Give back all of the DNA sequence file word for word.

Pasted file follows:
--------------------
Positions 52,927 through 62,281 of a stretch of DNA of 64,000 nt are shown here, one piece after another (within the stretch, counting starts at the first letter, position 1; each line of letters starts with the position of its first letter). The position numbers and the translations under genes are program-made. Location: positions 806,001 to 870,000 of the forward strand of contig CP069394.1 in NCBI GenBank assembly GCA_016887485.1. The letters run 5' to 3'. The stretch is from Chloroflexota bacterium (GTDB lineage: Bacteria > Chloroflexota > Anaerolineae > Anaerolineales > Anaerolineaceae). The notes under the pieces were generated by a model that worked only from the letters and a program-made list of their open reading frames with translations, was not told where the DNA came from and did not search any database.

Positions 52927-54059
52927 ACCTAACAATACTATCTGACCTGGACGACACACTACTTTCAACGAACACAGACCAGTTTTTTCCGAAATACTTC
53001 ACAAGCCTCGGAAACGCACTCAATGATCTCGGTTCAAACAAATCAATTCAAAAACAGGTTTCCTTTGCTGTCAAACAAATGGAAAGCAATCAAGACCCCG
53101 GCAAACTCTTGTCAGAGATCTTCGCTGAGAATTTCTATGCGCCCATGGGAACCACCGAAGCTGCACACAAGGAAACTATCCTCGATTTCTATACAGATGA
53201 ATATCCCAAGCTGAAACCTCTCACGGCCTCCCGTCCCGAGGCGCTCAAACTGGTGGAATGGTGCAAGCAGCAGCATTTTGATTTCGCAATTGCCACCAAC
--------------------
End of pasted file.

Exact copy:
Positions 52,927 through 62,281 of a stretch of DNA of 64,000 nt are shown here, one piece after another (within the stretch, counting starts at the first letter, position 1; each line of letters starts with the position of its first letter). The position numbers and the translations under genes are program-made. Location: positions 806,001 to 870,000 of the forward strand of contig CP069394.1 in NCBI GenBank assembly GCA_016887485.1. The letters run 5' to 3'. The stretch is from Chloroflexota bacterium (GTDB lineage: Bacteria > Chloroflexota > Anaerolineae > Anaerolineales > Anaerolineaceae). The notes under the pieces were generated by a model that worked only from the letters and a program-made list of their open reading frames with translations, was not told where the DNA came from and did not search any database.

Positions 52927-54059
52927 ACCTAACAATACTATCTGACCTGGACGACACACTACTTTCAACGAACACAGACCAGTTTTTTCCGAAATACTTC
53001 ACAAGCCTCGGAAACGCACTCAATGATCTCGGTTCAAACAAATCAATTCAAAAACAGGTTTCCTTTGCTGTCAAACAAATGGAAAGCAATCAAGACCCCG
53101 GCAAACTCTTGTCAGAGATCTTCGCTGAGAATTTCTATGCGCCCATGGGAACCACCGAAGCTGCACACAAGGAAACTATCCTCGATTTCTATACAGATGA
53201 ATATCCCAAGCTGAAACCTCTCACGGCCTCCCGTCCCGAGGCGCTCAAACTGGTGGAATGGTGCAAGCAGCAGCATTTTGATTTCGCAATTGCCACCAAC